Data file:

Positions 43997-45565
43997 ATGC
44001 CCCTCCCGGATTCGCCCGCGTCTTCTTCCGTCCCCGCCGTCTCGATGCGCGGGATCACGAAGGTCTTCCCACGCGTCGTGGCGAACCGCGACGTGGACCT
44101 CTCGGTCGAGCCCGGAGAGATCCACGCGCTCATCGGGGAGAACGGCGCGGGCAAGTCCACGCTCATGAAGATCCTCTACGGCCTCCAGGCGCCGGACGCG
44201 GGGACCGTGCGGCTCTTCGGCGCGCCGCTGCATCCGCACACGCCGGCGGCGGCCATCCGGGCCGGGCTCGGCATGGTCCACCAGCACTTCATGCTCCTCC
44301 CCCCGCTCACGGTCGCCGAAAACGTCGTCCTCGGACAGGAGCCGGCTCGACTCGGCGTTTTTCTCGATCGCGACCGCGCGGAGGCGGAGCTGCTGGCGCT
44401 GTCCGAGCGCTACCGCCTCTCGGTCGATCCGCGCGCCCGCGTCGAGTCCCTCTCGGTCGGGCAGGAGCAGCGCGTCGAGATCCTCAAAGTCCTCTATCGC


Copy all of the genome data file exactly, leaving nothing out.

Positions 43997-45565
43997 ATGC
44001 CCCTCCCGGATTCGCCCGCGTCTTCTTCCGTCCCCGCCGTCTCGATGCGCGGGATCACGAAGGTCTTCCCACGCGTCGTGGCGAACCGCGACGTGGACCT
44101 CTCGGTCGAGCCCGGAGAGATCCACGCGCTCATCGGGGAGAACGGCGCGGGCAAGTCCACGCTCATGAAGATCCTCTACGGCCTCCAGGCGCCGGACGCG
44201 GGGACCGTGCGGCTCTTCGGCGCGCCGCTGCATCCGCACACGCCGGCGGCGGCCATCCGGGCCGGGCTCGGCATGGTCCACCAGCACTTCATGCTCCTCC
44301 CCCCGCTCACGGTCGCCGAAAACGTCGTCCTCGGACAGGAGCCGGCTCGACTCGGCGTTTTTCTCGATCGCGACCGCGCGGAGGCGGAGCTGCTGGCGCT
44401 GTCCGAGCGCTACCGCCTCTCGGTCGATCCGCGCGCCCGCGTCGAGTCCCTCTCGGTCGGGCAGGAGCAGCGCGTCGAGATCCTCAAAGTCCTCTATCGC